6. Wild Grass (France; Director: Alain Resnais)
Love and whimsy are in the air as are film references (this film is especially recommend if the title “The Bridges of Toko-Ri” means anything to you). Even if it doesn’t the plot, which concerns a lost wallet that connects a man and woman who find themselves entangled in romantic complications with each other, will sweep you up in its unabashed romanticism (exceptional cinematography by Eric Gautier); what makes this one notable is how it allow characters of a certain age, namely middle to old, to lose their heads just as much younger characters often do, proving that love knows no age. Luckily talent doesn’t either; Alain Resnais was 87 when this was first released in Europe.
7. Inside Job (U.S.; Director: Charles Ferguson)
Never mind shades of gray in characters. In “Inside Job” there are only good guys and horrible ones. Charles Ferguson creates a film that is accessible, exciting, infuriating yet so chock full of information and fast in its pacing that you may need another go to take it all in. In his quest to figure out what happened when the financial crisis hit in 2008 the director circles the globe collecting countless interviews to try and figure out what happened. Seeing and hearing Ferguson essentially catch some of the subjects with their pants down may give you some of the best guilt-free schadenfreude you’ve felt in a while.
8. The Kids Are Alright (U.S.; Director: Lisa Cholodenko)
This is one where there are no clear bad guys, just people looking for love, validation, and family while making some mistakes and learning a thing or two on the way. Sounds square and it is for the most part in the best way. It’s a warm and family-oriented film that shows how much work (yes, work) goes into creating and keeping a family together; the runner-up best performance of the year comes from Annette Bening as one of the two mothers who is overprotective (rightfully so) of her family when a dark and handsome Mark Ruffalo, who was responsible for providing the sperm that allowed lesbian couple Jules and Nic to have their two kids, makes his way into their lives.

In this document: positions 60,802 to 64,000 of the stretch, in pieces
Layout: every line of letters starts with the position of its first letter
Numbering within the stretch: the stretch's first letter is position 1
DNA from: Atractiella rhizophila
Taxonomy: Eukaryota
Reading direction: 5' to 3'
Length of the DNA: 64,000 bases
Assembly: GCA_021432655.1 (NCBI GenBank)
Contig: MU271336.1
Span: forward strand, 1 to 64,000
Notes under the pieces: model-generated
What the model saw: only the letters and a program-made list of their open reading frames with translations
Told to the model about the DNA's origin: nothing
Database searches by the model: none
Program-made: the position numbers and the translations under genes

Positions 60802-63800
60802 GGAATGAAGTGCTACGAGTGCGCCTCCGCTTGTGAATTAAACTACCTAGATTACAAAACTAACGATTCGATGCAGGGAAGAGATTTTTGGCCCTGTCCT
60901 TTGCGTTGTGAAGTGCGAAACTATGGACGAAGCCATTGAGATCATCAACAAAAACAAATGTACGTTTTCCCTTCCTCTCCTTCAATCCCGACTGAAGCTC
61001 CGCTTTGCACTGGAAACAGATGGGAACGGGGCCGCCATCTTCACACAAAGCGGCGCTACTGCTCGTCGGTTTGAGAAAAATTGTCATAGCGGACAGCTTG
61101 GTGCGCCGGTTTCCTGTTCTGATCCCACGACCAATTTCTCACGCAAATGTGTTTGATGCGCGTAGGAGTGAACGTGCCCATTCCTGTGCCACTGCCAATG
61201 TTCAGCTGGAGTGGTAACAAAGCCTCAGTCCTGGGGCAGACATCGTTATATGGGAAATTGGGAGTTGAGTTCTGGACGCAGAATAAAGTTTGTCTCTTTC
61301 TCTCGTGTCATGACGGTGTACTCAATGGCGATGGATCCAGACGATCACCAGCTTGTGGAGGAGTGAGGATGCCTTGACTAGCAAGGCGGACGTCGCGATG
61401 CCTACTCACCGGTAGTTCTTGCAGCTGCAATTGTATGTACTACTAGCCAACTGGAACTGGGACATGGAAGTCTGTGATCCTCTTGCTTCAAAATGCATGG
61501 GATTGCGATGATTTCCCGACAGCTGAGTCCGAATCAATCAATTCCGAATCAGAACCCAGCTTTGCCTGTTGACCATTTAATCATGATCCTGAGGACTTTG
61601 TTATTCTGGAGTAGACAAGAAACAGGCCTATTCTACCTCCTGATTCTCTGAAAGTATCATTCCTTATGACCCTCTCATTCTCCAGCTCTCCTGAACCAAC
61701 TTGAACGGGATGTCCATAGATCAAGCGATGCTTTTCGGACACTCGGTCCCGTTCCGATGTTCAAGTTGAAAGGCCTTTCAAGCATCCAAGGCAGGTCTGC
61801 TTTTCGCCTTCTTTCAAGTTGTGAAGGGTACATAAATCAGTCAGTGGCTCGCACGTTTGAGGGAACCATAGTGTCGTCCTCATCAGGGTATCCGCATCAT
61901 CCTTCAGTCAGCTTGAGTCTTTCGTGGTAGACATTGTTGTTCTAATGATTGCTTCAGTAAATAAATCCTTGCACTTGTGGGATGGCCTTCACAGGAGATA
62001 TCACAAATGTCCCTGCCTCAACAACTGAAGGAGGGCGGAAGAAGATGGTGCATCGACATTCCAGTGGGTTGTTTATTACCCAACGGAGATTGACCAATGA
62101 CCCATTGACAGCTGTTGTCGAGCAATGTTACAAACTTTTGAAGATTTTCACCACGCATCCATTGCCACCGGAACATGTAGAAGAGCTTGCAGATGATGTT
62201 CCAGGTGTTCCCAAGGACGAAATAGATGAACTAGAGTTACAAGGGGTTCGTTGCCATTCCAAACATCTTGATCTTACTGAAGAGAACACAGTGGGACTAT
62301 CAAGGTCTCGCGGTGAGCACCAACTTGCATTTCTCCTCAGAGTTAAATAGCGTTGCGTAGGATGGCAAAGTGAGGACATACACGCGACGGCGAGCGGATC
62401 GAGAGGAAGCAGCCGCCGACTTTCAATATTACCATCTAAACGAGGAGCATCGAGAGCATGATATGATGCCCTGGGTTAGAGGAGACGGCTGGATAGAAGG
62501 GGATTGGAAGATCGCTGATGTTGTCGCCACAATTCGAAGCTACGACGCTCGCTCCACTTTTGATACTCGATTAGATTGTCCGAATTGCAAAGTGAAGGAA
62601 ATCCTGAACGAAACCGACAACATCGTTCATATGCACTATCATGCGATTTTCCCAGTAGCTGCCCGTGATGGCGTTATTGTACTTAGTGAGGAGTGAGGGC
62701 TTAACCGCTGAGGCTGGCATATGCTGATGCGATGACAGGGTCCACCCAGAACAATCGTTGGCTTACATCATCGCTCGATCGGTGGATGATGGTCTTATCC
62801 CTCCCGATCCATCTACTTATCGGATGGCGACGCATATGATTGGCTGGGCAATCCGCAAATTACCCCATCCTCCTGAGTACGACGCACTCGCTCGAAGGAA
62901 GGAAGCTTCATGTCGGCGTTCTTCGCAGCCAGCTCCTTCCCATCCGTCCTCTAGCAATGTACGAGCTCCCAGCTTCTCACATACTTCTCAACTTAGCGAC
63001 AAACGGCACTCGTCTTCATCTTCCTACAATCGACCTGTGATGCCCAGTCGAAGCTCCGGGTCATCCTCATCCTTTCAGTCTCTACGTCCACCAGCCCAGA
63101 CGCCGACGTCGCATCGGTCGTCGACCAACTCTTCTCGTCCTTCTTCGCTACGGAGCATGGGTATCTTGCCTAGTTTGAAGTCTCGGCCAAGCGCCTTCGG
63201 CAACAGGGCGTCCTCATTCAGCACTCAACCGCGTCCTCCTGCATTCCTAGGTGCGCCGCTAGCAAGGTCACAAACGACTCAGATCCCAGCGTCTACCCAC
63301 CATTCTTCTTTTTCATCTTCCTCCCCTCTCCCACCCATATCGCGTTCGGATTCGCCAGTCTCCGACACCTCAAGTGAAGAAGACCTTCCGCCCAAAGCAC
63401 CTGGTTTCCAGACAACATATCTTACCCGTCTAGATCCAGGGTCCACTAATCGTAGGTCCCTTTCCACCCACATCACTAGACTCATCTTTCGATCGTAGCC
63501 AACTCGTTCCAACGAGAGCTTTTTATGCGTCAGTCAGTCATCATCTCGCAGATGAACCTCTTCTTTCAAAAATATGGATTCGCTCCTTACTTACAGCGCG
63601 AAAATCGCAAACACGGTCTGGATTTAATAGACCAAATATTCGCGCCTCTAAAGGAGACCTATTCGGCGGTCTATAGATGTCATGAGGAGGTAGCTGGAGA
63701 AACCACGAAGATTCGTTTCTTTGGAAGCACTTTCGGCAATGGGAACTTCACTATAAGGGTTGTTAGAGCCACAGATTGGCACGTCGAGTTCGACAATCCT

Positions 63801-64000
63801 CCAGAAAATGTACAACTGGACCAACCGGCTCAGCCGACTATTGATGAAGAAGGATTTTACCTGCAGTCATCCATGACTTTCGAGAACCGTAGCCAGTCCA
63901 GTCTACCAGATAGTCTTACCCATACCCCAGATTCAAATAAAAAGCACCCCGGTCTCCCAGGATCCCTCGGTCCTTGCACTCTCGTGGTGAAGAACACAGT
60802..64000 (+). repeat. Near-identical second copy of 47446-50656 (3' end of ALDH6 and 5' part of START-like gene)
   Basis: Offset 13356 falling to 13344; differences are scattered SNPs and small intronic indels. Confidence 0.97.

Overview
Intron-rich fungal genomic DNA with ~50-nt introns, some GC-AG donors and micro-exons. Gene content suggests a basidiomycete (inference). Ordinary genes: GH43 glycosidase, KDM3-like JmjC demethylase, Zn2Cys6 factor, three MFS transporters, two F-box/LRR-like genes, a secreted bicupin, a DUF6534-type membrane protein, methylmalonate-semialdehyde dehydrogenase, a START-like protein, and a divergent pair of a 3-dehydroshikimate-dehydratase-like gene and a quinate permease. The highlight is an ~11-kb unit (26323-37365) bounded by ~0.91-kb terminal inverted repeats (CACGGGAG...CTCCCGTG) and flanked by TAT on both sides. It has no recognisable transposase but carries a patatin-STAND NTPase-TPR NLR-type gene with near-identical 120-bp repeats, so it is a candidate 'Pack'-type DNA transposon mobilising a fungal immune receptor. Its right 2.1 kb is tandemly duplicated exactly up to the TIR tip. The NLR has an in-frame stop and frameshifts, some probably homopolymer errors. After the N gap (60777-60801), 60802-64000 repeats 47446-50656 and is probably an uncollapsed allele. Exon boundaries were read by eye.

9. We Are What We Are (Mexico; Director: Jorge Michel Grau)
Shown at this year’s New York Film Festival this one is most likely going to be in next year’s top three if not at the very top. Had it been an official release it would be closer to the top but for now it must wait its turn behind the official releases. That said Grau’s film is simply the best horror film in years. New Yorkers won’t have to wait long for a release; expect sometime in the spring of 2011.
10.Certified Copy (France, Italy, Iran; Director: Abbas Kiarostami)
Yes, it’s not fair perhaps to include two festival films on the list. However, when what was offered in official releases just didn’t leave you with enough options to round off a top ten you have to dip into the film festival pond (it should be noted that New York Film Festival was strong this year and folks should have enough to look forward to once some of the films from the festival are released in 2011). Rather than say anything about the film, which will be released in spring of 2011 in the U.S., we exit this list and 2010 with the hope that there will be too many things to choose from for a top ten next year (in official releases).
Special Mention: Re-release of “Shoah”
Best NYC Film Event: Fuego: The Films of Isabel Sarli
Worst Film: Soul Kitchen (Germany; Director: Fatih Akin)